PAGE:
Late Notification: Most insurance policies require policyholders to report accidents and file claims promptly. If a policyholder delays reporting an accident or filing a claim beyond the specified time frame, the insurance company may deny the claim.

Failure to Cooperate: Policyholders are typically required to cooperate with the insurance company’s investigation. If the policyholder fails to provide necessary information, documentation, or assistance during the claims process, the claim may be denied.

GEICO’S USE OF THE ‘ONLY SOFT TISSUE’ PERSONAL INJURY CLAIM DENIAL

To be fair to GEICO, this line of argument is designed more to minimize a legitimate Baltimore-based claim for personal injury rather than to defeat it. GEICO’s tact here is to acknowledge that a Baltimore motor vehicle accident occurred, but then to devote the remainder of its resources to contend that there were no injuries that resulted- or if there were injuries they were extraordinarily minor.  A  favored tactic is to blatantly label any injury as “just soft tissue.” A soft tissue injury may refer to damage to the body’s soft tissues, which include muscles, tendons, ligaments, and connective tissues. Soft tissue injuries are common in accidents and activities that involve sudden force, overuse, or strain. These injuries can vary in severity and can affect different parts of the body. Soft tissue injuries may include:

Muscle Strain: This occurs when muscle fibers are stretched or torn due to overexertion, sudden movements, or improper lifting. Symptoms can include pain, swelling, and reduced range of motion.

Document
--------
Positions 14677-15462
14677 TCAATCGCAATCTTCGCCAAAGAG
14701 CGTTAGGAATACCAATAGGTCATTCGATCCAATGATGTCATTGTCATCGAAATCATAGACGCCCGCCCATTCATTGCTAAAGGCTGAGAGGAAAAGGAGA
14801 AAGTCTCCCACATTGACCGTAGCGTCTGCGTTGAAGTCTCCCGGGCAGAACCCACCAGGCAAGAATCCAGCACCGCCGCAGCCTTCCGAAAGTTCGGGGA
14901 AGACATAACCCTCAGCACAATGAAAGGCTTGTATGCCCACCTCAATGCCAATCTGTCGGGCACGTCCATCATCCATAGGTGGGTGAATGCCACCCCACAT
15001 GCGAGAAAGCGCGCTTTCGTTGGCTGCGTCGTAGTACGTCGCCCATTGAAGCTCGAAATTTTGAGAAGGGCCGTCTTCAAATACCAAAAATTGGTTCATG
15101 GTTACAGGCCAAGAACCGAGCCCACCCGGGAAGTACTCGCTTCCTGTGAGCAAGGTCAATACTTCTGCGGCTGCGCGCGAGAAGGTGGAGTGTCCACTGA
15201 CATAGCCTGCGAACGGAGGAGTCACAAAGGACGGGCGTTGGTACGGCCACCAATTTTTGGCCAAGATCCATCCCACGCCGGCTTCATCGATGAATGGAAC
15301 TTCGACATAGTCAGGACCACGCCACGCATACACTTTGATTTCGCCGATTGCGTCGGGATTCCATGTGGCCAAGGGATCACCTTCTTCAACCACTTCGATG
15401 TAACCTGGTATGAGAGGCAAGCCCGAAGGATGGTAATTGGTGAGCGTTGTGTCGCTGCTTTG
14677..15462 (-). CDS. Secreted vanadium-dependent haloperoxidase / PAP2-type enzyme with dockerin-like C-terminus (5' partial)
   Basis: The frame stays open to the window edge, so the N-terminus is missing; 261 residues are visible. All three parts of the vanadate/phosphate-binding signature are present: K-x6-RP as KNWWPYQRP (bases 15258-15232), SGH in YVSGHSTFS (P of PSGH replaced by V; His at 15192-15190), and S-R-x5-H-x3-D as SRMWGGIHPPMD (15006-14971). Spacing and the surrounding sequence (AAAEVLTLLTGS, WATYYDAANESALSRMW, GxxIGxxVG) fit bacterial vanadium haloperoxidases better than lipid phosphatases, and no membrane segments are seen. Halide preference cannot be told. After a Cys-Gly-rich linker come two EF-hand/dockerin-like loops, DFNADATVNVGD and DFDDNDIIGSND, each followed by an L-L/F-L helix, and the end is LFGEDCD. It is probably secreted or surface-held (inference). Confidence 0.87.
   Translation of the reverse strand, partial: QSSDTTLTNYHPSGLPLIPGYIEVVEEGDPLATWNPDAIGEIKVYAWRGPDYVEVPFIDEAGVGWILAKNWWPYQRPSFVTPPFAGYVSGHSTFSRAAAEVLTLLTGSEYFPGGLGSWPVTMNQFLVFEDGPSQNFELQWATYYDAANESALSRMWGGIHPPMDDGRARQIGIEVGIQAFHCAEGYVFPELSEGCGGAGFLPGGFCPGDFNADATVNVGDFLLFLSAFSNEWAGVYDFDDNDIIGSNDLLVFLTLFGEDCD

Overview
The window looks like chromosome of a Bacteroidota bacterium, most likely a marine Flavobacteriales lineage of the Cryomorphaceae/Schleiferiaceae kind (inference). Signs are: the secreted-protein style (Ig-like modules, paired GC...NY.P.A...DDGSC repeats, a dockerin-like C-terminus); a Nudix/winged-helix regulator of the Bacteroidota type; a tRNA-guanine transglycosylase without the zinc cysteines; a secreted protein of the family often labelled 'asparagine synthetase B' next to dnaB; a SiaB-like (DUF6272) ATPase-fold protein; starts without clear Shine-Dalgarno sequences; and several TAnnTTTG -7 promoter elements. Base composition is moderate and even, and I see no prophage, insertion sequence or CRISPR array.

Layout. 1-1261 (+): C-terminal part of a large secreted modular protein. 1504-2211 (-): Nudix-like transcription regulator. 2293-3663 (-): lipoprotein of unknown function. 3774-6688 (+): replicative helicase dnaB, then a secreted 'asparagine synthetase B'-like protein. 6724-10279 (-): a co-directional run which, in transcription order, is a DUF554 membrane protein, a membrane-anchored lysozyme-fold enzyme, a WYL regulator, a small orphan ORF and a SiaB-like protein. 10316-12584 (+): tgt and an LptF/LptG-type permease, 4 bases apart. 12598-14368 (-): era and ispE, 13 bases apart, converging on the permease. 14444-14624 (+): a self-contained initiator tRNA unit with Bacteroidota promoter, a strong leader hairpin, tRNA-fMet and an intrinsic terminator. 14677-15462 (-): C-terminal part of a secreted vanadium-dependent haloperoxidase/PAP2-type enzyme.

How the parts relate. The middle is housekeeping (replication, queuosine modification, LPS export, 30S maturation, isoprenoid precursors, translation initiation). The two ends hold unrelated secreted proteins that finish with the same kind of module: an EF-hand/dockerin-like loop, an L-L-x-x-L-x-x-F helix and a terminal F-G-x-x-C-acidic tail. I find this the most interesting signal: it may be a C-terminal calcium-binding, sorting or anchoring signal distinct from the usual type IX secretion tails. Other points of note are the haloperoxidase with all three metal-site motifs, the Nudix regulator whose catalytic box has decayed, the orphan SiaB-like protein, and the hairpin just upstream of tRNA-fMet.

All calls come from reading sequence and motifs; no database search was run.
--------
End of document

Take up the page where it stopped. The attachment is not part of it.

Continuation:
Tendonitis: Tendonitis is the inflammation of a tendon, which connects muscle to bone. It can result from repetitive movements or overuse, leading to pain, tenderness, and reduced strength.

Ligament Sprain: Ligaments connect bone to bone and help stabilize joints. A ligament sprain involves stretching or tearing of a ligament, typically due to sudden twisting or impact. Common examples include ankle sprains and knee ligament injuries.

Contusions (Bruises): Contusions occur when small blood vessels (capillaries) break under the skin due to impact or trauma, resulting in discoloration, pain, and swelling. Commonly we see such injuries in moderate to significant Baltimore car accident claims.

Whiplash: Whiplash is a soft tissue injury often associated with car accidents, and in particular Baltimore rear-ends accidents. It results from the rapid back-and-forth movement of the neck, leading to pain, stiffness, and headaches.

Tears in Connective Tissues: These may include tears in cartilage (such as the meniscus in the knee) or in other connective tissues like fascia or bursae. These injuries can cause pain, swelling, and limited joint movement.

Strains and Sprains: Strains typically refer to injuries involving muscles or tendons, while sprains involve ligaments. Both can range from mild to severe, with symptoms like pain, swelling, and reduced function. I’ve not seen statistics, but they may be the most frequently diagnosed result of car accidents that occur within the confines of Baltimore city.